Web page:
Claire Martin, Projects Coordinator for Events and Student Engagement, reflects on how Fairtrade Fortnight 2016 was celebrated by both the University and the city.
In February I attended the University of Edinburgh TedX event, where I had the pleasure of listening to a talk by Michael Gidney, Chief Executive of the Fairtrade Foundation. He reminded us that, collectively, we have the power to change the world. This was striking, as a few weeks later the Department for Social Responsibility and Sustainability would aim to do just that. From 29 February to 13 March, we brought together staff and students from around the University to mark Fairtrade Fortnight. The aim was not only celebrate the achievements of the University (of which there are many!), but also to highlight what still needs to be done.
Our flagship lecture, Modern Slavery: Are we complicit, which took place on the first day of Fairtrade Fortnight, explored the problem of forced labour, an issue that large organisations, including universities, are being forced to tackle thanks to the Modern Slavery Act, which was passed last year. We were joined by a panel of experts, who gave a comprehensive overview of the issue. Academic and journalist Mei-Ling McNamara set the scene, highlighting that modern slavery isn’t exclusive to one industry and warned us that we might come across it more often than we think. Edinburgh University’s Director of Procurement, Karen Bowman, opened our eyes to the complicated world of supply chains and the steps the University is taking to keep track of where our products come from. Mary Hanlon, gave us an insight into the fashion industry and touched on the impact of online activism. And Head of Christian Aid Scotland, Kathy Galloway, reflected from the perspective of an international charity, who fight tirelessly to end poverty.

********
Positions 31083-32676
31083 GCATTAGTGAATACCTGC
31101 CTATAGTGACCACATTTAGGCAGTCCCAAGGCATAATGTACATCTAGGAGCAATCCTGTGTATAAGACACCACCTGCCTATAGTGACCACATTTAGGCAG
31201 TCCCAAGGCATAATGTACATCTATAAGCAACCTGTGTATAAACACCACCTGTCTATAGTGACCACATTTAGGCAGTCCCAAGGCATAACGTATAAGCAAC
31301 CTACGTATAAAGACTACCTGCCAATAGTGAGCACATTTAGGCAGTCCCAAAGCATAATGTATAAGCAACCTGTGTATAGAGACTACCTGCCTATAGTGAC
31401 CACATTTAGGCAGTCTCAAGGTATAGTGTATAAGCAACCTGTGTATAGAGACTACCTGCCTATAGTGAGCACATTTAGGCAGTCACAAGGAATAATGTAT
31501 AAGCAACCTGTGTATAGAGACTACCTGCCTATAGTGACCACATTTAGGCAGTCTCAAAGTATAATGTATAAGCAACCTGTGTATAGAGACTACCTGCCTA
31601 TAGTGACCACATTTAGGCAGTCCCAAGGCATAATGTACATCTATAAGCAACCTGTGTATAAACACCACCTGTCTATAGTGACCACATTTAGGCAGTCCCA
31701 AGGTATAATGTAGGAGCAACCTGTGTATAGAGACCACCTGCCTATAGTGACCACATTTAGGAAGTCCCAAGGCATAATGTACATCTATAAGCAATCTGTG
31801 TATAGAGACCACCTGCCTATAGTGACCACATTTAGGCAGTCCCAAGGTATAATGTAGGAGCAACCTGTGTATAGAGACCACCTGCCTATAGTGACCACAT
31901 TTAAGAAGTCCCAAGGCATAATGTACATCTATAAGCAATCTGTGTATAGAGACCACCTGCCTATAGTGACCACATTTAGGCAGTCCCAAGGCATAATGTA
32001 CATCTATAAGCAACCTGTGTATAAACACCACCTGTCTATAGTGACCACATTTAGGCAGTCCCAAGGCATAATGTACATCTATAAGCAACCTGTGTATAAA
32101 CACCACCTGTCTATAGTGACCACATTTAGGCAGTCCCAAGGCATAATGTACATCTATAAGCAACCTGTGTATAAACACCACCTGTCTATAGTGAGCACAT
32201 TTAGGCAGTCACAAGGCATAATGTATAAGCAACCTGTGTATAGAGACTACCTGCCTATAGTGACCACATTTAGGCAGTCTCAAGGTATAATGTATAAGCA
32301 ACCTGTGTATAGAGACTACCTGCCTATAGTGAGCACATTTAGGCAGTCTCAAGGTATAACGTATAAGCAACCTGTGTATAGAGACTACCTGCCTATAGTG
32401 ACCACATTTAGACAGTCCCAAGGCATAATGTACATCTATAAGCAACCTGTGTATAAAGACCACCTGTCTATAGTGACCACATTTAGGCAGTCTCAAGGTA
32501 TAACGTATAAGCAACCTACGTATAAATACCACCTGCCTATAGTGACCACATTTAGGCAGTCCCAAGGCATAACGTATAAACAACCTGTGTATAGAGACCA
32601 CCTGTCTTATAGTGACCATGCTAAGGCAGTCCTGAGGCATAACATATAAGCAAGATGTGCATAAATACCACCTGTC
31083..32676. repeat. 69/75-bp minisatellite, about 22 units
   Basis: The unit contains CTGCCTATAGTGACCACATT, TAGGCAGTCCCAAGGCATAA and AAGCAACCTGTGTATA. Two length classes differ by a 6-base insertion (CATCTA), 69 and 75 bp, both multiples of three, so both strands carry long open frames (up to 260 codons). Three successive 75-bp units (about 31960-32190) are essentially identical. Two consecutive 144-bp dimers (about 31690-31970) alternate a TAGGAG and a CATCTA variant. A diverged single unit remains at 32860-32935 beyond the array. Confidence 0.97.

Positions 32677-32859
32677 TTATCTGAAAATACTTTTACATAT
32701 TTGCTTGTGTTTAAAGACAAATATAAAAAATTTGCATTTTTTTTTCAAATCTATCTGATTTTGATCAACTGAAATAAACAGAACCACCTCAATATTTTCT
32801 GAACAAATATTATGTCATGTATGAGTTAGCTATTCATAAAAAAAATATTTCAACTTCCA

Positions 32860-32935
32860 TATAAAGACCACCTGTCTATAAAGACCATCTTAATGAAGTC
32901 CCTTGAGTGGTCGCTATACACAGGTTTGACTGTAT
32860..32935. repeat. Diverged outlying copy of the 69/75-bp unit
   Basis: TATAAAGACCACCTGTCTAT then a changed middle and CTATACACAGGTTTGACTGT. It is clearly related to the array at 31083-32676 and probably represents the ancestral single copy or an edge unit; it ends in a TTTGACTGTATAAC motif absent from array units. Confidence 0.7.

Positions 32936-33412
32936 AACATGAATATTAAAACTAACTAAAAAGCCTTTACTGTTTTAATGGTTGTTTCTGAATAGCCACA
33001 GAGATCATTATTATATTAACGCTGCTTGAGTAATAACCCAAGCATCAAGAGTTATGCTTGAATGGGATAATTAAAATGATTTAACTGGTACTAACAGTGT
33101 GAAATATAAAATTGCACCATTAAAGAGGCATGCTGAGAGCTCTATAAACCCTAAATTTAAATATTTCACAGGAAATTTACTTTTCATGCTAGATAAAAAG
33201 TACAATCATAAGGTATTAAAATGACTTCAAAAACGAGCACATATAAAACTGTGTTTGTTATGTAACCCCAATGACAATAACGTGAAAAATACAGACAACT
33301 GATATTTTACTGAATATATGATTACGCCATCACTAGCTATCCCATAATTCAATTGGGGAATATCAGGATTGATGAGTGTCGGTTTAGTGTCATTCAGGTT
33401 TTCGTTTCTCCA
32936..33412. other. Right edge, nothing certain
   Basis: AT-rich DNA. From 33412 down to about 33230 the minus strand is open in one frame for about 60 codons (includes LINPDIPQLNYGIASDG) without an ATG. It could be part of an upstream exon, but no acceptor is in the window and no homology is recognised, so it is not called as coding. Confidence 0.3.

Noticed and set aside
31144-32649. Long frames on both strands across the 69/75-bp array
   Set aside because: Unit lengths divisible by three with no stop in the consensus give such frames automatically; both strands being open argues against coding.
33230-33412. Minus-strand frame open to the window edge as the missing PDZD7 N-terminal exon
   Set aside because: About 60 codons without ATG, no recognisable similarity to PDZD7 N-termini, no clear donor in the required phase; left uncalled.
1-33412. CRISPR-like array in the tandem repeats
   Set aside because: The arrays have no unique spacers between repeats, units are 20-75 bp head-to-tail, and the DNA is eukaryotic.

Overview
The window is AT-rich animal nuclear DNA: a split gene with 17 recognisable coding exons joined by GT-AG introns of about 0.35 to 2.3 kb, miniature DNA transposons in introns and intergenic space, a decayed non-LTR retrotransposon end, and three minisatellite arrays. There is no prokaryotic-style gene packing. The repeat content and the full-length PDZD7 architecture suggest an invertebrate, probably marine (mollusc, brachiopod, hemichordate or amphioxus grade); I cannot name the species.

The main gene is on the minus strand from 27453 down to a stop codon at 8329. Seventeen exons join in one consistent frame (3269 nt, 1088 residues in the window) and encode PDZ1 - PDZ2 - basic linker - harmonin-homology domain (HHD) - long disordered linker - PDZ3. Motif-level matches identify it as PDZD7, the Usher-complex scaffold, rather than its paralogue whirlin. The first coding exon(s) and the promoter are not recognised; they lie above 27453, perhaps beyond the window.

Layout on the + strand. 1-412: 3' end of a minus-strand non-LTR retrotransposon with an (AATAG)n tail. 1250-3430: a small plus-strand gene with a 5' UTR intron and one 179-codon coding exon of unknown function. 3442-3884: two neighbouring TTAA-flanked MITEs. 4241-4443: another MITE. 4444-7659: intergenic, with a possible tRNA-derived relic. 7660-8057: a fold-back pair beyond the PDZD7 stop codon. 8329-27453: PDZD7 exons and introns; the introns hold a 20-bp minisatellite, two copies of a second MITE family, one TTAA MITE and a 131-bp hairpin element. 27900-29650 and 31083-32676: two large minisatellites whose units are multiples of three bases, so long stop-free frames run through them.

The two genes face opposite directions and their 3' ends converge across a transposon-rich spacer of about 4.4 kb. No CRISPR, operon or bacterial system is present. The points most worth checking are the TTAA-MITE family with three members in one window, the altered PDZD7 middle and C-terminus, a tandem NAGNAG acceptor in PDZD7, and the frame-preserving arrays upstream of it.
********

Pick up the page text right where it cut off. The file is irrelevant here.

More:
Modern slavery is a complicated issue to discuss in an hour and half, however everyone agreed that the most important thing we can do to tackle this ongoing problem is to keep talking about it and question things that don’t seem right.
The Fairtrade Fortnight campaign was also an opportunity for the University to connect with groups in the local community. We supported the annual Edinburgh Fairtrade Festival, where local businesses hosted stalls, and fair trade was promoted through series of activities including story telling for children, competitions, singing…and a flash mob photo bomb by the Fairtrade Foundation, complete with inflatable bananas.
We were reminded of the real impact of Fairtrade on Monday 7th March, when Luz Marina Garcia Ruiz, Certification Manager for Asprocafe Coffee Cooperative in Colombia, spoke at the One World Shop. Luz told the packed audience about the far reaching impact of the Fairtrade Premium; providing support and guidance for farmers, improving working conditions, supporting education and health programmes for communities, empowering women, and more.
Through collaborative events, such as Fair Trade on your Doorstep, where student societies and services from across the campus showcased their commitment to fair trade, and our online campaign, such as the Six Word Stories competition, we managed to reach people from across the University and beyond. We hope that these connections and discussions will continue beyond the two week campaign, and continue throughout the year. So on that note, I’m off to buy my fair trade Easter eggs.